Marty Stuart: 'The road is my office, my cathedral of dreams'
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By Chip Chandler — Digital Content Producer
Until he went out on his own, country music icon Marty Stuart had never played the honky-tonk scene.
That's not the typical route into the country business, but then again, Stuart's route was anything but typical.
A child prodigy, he began performing on the road at age 12 with the Sullivan Family gospel singers, then with bluegrass legend Lester Flatt at age 13.
Young Marty Stuart with Lester Flatts on "The Porter Wagoner Show"
Following Flatt's death, Stuart started touring with Johnny Cash and performed with the likes of Bill Monroe, Jerry Lee Lewis and Carl Perkins throughout his 20s. It wasn't until the 1980s that Stuart struck off on his own and skyrocketed to the top of the charts with "Hillbilly Rock," "Tempted" and "The Whiskey Ain't Workin'."
Then, at the height of his fame, Stuart stepped back — but he never went away. He formed a new band, his Fabulous Superlatives, and started over, this time playing the honky-tonk circuit.
"The best place you can possibly train a band is a honky-tonk, and when I formed my band, that's where I headed," Stuart said. "If they can cut it there, they can cut it anywhere."
And, nearly 15 years later, they're still going strong and still playing the occasional honky-tonk, as they will Thursday with a 9 p.m. show
at Hoots Pub, 2424 S. Hobbs Road. Tickets (available here) are $30. (UPDATE: Hoots, which is temporarily closed for renovations, won't host the concert after all. Instead, it will move about a block to Guitars and Cadillacs, 3601 S. Olsen Blvd.; presale tickets will be honored, and tickets will be available at the door.)
"Country music, or the kind I love, was built around the blue-collar worker, and at the end of the week, that's when everybody got to let their hair down, get away from working 40 hours and making way too little money," Stuart said. "(The honky-tonk) has a freewheeling atmosphere, and the music kind of becomes the spark plug. ... We're totally founded on that as a band."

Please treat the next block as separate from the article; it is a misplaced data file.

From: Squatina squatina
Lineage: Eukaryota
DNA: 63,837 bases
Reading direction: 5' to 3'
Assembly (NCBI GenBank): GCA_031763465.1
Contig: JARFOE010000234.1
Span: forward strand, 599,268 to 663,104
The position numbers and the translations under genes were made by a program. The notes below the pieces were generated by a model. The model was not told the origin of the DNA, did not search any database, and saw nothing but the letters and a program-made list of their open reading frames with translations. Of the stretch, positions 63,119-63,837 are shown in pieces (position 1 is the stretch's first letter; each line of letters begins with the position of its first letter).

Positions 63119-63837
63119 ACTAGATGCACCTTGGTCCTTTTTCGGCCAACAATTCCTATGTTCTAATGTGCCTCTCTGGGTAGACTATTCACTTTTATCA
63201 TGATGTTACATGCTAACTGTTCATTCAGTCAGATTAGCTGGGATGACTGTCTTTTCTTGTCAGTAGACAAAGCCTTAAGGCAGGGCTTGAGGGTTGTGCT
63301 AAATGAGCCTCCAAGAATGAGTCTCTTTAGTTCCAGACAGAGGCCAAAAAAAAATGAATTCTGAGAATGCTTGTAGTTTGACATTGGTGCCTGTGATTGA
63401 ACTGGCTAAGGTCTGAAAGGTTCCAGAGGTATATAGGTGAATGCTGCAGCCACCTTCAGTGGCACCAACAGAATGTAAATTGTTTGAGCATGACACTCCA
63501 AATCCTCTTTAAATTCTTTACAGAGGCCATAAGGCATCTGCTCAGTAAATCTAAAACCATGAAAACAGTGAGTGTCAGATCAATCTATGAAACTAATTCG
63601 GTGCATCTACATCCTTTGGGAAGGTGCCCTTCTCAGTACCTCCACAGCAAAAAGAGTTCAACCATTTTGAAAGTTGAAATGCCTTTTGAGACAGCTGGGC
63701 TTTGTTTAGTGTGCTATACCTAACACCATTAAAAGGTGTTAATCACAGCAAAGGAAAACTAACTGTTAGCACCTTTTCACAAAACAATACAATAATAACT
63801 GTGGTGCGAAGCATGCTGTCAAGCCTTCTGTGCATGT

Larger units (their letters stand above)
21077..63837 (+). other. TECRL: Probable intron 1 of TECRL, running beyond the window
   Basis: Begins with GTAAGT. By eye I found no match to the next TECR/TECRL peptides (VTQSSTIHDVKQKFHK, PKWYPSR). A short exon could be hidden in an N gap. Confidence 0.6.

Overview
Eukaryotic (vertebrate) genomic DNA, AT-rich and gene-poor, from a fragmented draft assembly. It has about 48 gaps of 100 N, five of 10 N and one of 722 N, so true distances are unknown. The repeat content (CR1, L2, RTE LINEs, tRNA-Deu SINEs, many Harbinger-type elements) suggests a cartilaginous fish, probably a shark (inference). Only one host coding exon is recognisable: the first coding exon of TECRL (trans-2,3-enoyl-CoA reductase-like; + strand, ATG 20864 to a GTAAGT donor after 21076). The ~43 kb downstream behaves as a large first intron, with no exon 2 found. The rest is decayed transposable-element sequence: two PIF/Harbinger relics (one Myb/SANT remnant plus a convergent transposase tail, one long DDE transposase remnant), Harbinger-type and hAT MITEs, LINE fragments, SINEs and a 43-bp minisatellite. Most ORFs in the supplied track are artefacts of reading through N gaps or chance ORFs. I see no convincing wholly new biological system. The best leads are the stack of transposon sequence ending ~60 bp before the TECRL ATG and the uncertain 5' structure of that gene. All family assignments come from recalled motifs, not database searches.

He credited the success of the Bakersfield sound (think Buck Owens) to the Telecaster guitars that could cut through the noise of a busy bar. One thing you'll note when talking to Stuart is his deep knowledge and appreciation for country music's history.
"It's what I wanted to do from the time I was a little boy," Stuart said.
He grew up in Philadelphia, Miss., and grew obsessed with the bands that would come through and play local fairs.
"Something inside me sunk when I saw them leave and I had to stay in my hometown," Stuart said.
He wasn't much older than that when he went on the road with the Sullivans, then later (after a slight deception played on his understanding mother) with Flatts.
You see, after a summer of touring Mississippi and the South with the Sullivans, Stuart just couldn't be bothered with his schoolwork.
"I was useless, was just taking up space," he said. "I got sent home for reading a country music song (stuck inside) my history book. ... The teacher said if you get your mind off that garbage and on history, you might make something of yourself. My smart mouth said I'd rather make history than study it."
When he went home, he remembered an encounter with Roland White, who played mandolin with Flatts. If Stuart were ever to come to Nashville, White said to give him a call — so Stuart did, only the way he told his mama, the call came from Flatts himself.
"There was a lot of begging and pleading, and as I recall it was Labor Day 1972, and my parents agreed to it, and during the course of that weekend, Lester heard me play and put me on stage," Stuart said.
A couple of decades later, Stuart was one of the hottest acts in country music.
"Those were good times," he recalled. "They were exactly what I was shooting for at that moment of my life."
"Tempted," Marty Stuart
Stuart said he knew that he needed big radio hits to find success, and "we did a lot of damage," he said.
But it felt hollow.
"We were in Foxborough, Mass., in the stadium, around 1999 or 2000, and man, I turned around, had a stadium full of people hollering and screaming, twin stacks (of speakers) — we were loud," Stuart said. "And it made me sick at my stomach.
"I said, man you are so far away from who you really are. This is not rock 'n' roll, this is not country. You are about to lose yourself, your legacy and your soul," Stuart recalled. "It was time for a time out."
So Stuart went home to Mississippi, got rid of his band, his record deal, his manager — "and I did the unthinkable — I started over."
Soon, he formed his Fabulous Superlatives, "and the last 12 years have been the best of my life."
"At the end of the day, we did something, we stood for something," Stuart said. "It was traditional country music that brought me back to life, basically."
He's still madly in love with the music and touring the country.
"The road is my office, my cathedral of dreams," Stuart said. "The difference now is that I go to bed after I finish a show and have someone to come home to.
"When I was 12, I discovered girls and that I could get paid for this — for wearing goofy-looking clothes and making music," he said. "I absolute was made for it."